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Broadcast Talk

Steven E. Clayman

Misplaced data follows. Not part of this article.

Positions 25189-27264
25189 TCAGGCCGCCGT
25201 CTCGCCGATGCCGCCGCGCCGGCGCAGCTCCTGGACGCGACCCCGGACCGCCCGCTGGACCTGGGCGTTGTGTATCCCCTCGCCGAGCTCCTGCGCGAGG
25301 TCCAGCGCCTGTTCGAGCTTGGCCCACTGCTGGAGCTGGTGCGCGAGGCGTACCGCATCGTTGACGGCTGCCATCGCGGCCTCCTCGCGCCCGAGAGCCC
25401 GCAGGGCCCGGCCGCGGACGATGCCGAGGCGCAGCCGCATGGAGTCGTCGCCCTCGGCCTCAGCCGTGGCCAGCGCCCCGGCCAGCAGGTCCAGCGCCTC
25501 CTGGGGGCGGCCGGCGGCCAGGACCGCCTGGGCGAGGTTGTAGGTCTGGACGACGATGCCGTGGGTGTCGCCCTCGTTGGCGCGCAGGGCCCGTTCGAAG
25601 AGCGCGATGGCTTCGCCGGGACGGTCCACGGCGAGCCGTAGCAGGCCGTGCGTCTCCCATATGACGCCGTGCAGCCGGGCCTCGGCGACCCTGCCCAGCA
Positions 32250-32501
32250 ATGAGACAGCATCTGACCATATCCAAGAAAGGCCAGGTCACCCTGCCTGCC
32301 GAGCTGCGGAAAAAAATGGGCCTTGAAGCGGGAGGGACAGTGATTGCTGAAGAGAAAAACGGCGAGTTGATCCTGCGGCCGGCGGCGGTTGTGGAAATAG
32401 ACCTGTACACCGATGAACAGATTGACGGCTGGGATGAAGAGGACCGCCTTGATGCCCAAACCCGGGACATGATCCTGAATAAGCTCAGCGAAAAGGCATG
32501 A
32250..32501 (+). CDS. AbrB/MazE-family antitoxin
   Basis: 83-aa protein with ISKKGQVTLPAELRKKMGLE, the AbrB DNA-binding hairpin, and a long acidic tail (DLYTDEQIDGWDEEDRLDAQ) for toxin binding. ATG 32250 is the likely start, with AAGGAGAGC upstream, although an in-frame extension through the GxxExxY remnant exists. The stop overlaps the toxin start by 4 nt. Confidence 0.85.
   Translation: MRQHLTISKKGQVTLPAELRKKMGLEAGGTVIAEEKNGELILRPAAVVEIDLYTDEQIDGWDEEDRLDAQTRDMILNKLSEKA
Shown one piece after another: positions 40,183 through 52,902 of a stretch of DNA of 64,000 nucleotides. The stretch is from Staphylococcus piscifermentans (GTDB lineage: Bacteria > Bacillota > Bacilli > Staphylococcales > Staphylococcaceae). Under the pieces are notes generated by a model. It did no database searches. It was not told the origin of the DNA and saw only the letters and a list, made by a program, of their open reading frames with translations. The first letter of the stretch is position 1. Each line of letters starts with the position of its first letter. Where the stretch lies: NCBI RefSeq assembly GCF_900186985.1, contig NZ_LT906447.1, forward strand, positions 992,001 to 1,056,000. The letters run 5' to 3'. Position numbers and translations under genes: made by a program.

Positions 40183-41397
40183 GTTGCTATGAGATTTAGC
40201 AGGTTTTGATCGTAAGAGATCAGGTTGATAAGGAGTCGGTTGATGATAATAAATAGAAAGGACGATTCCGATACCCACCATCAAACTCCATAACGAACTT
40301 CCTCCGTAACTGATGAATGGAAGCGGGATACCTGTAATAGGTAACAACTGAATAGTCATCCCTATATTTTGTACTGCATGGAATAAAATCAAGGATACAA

Most radio and television programming encompasses talk in some form, but the term broadcast talk is usually understood as a specific category of programming in contrast to both fictional entertainment and traditional news. It refers to various programming genres that are broadly informational, to some extent nonscripted, and organized around processes of interaction (→  Narrative News Story ). Although some are ad hoc events produced independently (e.g., campaign debates, town meetings), most are regularly scheduled programs produced by broadcasters themselves (e.g., news interviews, celebrity talk shows, radio call-in shows). Each genre involves some combination of public figures, media professionals, and ordinary people as interactional participants. Broadcast talk programming has grown substantially in recent decades, especially in the medium of television. A variety of forces have contributed to this development, with technological and legal changes leading the way as enabling factors. In the US, and to a lesser extent in England, the number of television channels and news outlets has increased in part because of the advent of cable television. At the same time, satellite feeds and more portable news gathering equipment have facilitated live encounters with newsmakers virtually anywhere in the world (→  Cable Television ; Satellite Television ). And in the US, the demise ... log in or subscribe to read full text

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